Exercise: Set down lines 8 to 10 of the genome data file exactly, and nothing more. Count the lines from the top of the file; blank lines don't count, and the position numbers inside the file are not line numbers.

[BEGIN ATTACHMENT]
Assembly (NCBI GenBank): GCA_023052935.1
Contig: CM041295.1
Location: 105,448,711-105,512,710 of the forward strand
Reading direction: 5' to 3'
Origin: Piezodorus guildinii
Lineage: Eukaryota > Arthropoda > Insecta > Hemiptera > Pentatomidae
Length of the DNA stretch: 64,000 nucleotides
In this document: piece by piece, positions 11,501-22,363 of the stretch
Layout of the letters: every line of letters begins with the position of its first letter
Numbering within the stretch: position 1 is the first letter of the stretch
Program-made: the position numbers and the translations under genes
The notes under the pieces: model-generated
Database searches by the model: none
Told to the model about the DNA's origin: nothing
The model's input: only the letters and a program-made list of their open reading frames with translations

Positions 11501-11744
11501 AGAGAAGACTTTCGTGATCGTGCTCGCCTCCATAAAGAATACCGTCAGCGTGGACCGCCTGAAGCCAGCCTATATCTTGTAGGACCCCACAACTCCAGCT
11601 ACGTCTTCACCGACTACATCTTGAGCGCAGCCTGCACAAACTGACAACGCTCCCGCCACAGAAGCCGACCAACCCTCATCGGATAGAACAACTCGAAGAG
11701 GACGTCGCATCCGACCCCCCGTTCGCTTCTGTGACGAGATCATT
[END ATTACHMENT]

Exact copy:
In this document: piece by piece, positions 11,501-22,363 of the stretch
Layout of the letters: every line of letters begins with the position of its first letter
Numbering within the stretch: position 1 is the first letter of the stretch